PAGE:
Our sin ultimately leads to spiritual death—separation from God.

But your iniquities have separated you from your God; your sins have hidden his face from you, so that he will not hear. (Isaiah 59:2, NIV)

The wages of sin is death (Romans 6:23).

In the days of ancient Israel, atonement for sin required the sacrifice of an animal. In effect, the animal took our sins on itself and went to death in place of us.

He is to lay his hand on the head of the burnt offering, and it will be accepted on his behalf to make atonement for him. (Leviticus 1:4, NIV)

Because on this day atonement will be made for you, to cleanse you. Then, before the Lord, you will be clean from all your sins. (Leviticus 16:30, NIV, describing Yom Kippur)

In fact, the law requires that nearly everything be cleansed with blood, and without the shedding of blood there is no forgiveness. (Hebrews 9:22, NIV)

Today, in the absence of a priesthood, a Temple, and sacrifices, Judaism teaches that atonement comes through repentance, prayer, deeds of charity and fasting. While each of those is important, so is a substitutionary sacrifice. Jesus claimed to be that sacrifice that atones for our sins:

For even the Son of Man did not come to be served, but to serve, and to give his life as a ransom for many. (Mark 10:45, NIV)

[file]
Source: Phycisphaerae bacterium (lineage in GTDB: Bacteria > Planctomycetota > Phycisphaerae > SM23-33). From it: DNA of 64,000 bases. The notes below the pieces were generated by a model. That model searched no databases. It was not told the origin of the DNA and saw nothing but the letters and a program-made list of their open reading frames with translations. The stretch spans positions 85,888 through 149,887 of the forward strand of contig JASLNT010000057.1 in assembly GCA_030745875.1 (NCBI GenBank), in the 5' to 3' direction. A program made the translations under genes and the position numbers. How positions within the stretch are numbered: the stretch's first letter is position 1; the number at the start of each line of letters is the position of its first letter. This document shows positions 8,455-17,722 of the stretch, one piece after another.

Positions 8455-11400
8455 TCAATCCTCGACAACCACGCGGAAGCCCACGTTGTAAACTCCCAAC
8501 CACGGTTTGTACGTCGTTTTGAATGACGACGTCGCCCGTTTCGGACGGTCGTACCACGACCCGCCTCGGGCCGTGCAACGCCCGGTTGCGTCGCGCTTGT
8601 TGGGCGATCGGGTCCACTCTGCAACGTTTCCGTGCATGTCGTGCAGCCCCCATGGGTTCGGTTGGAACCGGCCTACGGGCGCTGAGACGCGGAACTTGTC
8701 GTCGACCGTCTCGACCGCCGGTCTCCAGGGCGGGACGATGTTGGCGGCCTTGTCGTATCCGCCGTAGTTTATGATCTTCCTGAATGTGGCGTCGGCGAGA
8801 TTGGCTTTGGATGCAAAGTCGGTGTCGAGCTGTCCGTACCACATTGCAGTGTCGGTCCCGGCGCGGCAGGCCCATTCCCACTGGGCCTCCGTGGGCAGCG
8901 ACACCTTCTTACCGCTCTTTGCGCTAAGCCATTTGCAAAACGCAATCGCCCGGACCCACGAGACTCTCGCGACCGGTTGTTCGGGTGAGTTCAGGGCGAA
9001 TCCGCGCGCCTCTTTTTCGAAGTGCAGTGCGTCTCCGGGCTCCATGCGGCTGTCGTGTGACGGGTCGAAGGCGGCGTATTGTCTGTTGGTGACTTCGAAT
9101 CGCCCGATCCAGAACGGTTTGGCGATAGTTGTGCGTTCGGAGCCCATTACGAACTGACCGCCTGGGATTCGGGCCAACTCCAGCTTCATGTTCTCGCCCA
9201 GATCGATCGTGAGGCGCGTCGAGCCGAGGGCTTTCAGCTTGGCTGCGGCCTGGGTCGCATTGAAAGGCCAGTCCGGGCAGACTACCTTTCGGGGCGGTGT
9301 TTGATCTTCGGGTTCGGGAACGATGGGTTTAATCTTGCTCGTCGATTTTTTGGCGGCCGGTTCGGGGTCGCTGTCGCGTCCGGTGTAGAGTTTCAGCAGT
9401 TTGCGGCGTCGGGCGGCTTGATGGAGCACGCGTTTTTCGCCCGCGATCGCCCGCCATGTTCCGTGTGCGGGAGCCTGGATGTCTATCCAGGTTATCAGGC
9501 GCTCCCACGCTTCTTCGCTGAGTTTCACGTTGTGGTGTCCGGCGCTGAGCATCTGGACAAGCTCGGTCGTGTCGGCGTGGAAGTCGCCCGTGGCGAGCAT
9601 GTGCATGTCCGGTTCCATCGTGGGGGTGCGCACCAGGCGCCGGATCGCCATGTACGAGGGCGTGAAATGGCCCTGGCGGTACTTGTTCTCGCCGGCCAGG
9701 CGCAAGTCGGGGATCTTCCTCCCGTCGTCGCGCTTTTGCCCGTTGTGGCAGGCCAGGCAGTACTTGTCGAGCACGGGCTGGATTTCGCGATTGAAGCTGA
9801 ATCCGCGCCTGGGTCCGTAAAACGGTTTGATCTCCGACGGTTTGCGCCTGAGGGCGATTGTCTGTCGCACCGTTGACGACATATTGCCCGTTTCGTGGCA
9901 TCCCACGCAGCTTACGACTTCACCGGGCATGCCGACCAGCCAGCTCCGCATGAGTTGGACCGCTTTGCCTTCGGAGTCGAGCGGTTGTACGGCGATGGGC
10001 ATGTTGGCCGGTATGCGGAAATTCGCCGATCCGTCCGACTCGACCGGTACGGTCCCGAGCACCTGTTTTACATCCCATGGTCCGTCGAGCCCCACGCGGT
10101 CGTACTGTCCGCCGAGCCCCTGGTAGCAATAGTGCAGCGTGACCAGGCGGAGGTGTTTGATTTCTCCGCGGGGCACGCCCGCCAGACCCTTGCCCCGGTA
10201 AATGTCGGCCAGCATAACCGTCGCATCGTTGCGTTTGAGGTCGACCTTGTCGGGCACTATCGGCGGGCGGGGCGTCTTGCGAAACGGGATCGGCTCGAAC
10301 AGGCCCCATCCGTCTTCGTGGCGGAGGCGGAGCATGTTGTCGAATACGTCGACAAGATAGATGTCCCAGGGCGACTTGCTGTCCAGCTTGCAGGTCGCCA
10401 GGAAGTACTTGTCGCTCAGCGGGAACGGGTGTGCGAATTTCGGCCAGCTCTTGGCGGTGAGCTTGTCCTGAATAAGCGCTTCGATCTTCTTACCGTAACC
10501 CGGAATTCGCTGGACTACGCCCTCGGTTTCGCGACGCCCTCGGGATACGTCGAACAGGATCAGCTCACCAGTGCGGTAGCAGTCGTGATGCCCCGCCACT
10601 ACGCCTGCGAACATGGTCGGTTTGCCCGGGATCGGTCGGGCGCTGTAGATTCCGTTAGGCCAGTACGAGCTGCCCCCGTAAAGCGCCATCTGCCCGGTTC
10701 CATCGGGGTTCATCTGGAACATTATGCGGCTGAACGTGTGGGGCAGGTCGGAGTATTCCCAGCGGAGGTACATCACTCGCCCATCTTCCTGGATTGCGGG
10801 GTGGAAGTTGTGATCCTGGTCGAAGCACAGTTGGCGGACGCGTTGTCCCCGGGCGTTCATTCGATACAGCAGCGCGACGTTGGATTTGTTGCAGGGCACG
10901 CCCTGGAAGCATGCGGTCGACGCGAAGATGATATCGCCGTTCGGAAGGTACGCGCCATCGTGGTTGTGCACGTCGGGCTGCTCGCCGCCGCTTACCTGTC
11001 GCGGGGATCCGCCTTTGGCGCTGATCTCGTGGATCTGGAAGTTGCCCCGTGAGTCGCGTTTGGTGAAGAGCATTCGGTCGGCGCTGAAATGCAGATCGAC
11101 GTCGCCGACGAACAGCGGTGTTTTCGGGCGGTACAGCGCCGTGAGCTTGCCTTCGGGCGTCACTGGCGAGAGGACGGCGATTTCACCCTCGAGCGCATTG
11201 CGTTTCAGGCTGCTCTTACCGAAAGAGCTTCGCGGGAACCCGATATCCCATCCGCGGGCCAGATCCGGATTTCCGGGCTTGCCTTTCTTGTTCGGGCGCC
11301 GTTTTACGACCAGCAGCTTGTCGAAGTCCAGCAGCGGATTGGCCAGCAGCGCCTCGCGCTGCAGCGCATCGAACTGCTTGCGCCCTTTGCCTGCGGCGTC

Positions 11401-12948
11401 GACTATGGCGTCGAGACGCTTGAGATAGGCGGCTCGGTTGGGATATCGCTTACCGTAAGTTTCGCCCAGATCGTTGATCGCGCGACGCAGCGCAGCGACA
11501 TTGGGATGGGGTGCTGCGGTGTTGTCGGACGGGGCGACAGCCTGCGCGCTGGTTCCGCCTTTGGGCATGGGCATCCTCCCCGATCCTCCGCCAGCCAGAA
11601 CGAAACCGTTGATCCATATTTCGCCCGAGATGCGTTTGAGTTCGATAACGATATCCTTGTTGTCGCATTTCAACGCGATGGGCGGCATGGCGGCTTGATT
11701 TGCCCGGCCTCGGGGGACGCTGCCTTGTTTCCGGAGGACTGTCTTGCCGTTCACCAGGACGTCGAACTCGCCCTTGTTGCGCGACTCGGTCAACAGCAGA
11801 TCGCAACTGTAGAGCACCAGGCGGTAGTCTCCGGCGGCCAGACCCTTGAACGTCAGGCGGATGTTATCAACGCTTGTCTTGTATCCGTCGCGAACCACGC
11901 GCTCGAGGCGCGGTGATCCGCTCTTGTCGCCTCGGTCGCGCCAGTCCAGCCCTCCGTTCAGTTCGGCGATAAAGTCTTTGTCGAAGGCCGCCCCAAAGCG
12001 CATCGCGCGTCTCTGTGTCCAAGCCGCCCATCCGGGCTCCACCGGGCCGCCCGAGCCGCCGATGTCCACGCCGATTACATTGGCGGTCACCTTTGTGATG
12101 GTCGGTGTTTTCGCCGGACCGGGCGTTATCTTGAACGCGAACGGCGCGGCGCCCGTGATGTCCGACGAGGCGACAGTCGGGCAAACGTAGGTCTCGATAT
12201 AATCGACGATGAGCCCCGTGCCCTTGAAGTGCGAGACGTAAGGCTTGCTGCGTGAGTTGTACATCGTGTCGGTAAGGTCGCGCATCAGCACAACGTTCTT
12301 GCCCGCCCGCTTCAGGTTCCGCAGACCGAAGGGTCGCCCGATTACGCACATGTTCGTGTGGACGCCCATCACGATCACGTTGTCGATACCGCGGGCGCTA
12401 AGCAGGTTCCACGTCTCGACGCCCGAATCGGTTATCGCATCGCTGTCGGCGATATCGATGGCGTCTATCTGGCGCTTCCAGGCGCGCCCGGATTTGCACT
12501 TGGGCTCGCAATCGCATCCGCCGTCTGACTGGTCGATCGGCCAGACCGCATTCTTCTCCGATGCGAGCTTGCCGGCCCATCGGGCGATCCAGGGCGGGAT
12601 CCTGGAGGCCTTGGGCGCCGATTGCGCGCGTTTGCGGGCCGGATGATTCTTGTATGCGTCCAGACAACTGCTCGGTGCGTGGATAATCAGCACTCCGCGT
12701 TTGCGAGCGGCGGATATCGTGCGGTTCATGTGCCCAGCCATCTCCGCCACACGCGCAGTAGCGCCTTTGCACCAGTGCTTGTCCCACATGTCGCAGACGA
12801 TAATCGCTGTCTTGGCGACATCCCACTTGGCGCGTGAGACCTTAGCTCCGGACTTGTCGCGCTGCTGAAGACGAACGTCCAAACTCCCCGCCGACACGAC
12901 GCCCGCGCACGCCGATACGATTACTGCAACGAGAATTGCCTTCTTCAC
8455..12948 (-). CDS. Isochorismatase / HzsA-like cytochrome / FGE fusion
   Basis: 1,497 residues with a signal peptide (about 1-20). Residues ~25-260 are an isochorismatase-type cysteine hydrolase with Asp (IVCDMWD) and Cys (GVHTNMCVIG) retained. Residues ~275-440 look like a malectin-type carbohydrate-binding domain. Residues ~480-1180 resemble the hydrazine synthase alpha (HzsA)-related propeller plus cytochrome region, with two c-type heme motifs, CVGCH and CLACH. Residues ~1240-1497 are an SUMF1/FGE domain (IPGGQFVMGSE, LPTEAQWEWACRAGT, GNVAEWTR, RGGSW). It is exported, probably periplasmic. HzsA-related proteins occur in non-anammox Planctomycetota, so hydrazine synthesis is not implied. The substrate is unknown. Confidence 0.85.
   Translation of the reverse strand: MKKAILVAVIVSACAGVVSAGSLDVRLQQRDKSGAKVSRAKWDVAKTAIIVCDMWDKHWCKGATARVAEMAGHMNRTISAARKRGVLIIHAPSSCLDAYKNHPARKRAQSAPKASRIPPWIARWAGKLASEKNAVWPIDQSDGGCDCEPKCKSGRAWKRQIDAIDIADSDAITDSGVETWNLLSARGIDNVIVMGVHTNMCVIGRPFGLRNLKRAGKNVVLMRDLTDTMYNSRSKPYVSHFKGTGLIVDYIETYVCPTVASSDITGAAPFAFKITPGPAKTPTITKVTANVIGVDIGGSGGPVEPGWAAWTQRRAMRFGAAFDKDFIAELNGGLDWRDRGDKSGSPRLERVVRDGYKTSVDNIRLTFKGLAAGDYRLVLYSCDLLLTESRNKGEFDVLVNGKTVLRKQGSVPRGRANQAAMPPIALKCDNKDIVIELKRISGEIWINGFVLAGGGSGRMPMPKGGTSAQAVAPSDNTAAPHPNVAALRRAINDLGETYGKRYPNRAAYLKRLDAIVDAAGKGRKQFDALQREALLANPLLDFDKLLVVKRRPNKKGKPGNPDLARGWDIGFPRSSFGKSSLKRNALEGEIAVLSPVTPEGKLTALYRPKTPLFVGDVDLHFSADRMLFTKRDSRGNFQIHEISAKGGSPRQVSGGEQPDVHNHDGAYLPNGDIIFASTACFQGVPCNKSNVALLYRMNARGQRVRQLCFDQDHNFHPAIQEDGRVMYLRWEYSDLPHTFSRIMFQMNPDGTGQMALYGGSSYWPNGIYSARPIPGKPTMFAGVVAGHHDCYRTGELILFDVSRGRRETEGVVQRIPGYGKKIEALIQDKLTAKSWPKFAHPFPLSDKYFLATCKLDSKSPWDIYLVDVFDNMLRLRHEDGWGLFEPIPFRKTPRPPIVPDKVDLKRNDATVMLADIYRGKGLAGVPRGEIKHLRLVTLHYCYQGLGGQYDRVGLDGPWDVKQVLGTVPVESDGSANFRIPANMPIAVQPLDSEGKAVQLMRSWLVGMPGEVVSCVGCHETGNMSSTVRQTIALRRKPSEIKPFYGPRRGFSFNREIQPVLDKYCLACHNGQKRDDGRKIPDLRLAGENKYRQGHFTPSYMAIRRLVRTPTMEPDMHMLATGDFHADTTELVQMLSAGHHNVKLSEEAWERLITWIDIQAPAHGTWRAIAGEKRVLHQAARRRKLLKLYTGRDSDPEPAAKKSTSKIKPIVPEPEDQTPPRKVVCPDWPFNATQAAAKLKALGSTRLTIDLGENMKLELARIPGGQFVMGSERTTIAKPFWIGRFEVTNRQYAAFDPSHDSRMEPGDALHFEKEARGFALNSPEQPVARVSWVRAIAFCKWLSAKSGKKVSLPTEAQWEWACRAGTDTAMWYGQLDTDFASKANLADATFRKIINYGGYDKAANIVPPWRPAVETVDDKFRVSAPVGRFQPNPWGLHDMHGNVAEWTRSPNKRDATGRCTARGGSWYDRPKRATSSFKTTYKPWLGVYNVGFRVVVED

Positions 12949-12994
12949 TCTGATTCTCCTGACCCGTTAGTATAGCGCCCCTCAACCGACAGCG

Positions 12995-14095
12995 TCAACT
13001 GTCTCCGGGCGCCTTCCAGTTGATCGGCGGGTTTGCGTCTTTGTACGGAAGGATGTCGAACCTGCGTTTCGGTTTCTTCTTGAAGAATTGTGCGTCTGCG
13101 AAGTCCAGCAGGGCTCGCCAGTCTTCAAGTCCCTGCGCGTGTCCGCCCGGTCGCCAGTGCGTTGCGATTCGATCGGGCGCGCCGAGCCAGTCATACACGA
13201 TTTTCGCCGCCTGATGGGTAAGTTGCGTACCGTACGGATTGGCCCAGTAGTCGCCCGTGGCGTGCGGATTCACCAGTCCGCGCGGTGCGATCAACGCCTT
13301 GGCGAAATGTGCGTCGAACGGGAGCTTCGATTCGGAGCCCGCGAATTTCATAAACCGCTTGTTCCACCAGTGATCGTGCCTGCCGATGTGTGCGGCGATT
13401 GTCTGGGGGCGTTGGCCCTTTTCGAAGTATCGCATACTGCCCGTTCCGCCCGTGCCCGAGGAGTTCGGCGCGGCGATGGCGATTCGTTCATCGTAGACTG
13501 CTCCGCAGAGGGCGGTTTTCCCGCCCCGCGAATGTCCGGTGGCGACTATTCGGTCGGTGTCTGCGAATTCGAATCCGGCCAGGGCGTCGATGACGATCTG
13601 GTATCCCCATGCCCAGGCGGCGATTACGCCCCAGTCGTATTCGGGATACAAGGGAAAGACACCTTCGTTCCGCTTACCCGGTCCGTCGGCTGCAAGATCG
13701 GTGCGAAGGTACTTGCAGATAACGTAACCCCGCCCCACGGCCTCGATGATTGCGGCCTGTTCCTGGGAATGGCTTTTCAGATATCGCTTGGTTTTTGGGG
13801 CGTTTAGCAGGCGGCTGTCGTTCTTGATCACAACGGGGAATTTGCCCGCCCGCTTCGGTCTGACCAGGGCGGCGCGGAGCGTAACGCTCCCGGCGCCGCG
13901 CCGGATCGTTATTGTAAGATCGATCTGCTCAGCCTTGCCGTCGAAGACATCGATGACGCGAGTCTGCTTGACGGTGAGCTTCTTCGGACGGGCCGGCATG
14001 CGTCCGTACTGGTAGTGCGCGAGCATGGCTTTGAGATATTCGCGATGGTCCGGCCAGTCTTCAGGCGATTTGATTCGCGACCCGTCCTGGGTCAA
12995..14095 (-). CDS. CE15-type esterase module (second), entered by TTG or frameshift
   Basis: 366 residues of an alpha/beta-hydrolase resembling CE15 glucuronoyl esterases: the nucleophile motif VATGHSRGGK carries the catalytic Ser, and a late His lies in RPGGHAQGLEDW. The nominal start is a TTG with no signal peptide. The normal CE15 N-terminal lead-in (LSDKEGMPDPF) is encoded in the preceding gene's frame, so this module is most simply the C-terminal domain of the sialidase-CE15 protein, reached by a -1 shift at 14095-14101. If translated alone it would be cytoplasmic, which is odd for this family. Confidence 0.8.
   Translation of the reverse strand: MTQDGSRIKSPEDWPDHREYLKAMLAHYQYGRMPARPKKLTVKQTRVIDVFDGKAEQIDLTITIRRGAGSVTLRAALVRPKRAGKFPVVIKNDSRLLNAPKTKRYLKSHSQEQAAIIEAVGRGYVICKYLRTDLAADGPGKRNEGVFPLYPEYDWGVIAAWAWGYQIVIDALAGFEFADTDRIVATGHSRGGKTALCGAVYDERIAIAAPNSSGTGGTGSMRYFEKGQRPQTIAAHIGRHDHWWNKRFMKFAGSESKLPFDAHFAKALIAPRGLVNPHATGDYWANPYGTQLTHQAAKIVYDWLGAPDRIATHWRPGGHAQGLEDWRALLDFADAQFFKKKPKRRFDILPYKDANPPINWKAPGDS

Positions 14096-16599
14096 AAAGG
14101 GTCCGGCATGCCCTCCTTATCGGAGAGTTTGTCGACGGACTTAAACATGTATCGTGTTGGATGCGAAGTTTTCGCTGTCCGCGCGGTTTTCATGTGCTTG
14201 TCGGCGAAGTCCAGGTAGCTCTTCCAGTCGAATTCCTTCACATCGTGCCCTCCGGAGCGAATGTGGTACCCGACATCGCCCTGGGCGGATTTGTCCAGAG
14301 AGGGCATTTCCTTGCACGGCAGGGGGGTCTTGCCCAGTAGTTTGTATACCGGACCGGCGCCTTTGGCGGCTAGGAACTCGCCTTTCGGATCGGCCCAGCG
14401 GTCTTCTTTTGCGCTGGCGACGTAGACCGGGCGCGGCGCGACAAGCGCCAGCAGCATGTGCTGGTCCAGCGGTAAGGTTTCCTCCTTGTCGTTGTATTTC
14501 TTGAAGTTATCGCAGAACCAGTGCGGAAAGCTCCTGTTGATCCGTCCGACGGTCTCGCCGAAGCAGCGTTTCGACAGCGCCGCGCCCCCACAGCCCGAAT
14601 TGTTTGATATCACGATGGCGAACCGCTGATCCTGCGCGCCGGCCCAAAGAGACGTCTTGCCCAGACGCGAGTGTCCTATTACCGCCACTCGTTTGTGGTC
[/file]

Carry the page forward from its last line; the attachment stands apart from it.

For this reason Messiah is the mediator of a new covenant, that those who are called may receive the promised eternal inheritance—now that he has died as a ransom to set them free from the sins committed under the first covenant. (Hebrews 9:15, NIV)

In the same way, after the supper he took the cup, saying, “This cup is the new covenant in my blood, which is poured out for you.” (Luke 22:20, NIV, Yeshua at his final Passover meal)

Anti-Semites over the centuries have claimed that “the Jews killed Jesus.” Yet Jesus voluntarily gave up his life as our sin-bearer:

“I lay down my life for the sheep. . . . No one takes it from me, but I lay it down of my own accord.” (John 10:15, 18, NIV)

And it is the ultimate demonstration of God’s love:

God demonstrates His own love toward us, in that while we were yet sinners, Messiah died for us. (Romans 5:8, NIV)

And he is the only such provision for our sins today, whether we are Jewish or not:

Jesus said to him, “I am the way, and the truth, and the life. No one comes to the Father except through me.” (John 14:6, NIV).

On the holiday of Shavuot (the Feast of Weeks), one of Jesus’ earliest followers, Simon Peter, told a crowd of Jewish listeners in Jerusalem,

“Salvation is found in no one else, for there is no other name under heaven given to men by which we must be saved.” (Acts 4:12, NIV)

No one and nothing else can atone for our sins apart from Yeshua. Paul, another follower of Yeshua, who penned much of the New Testament, wrote:

The wages of sin is death, but the gift of God is eternal life in Messiah Yeshua our Lord. (Romans 6:23, NIV)

Section II: Part 1 of 10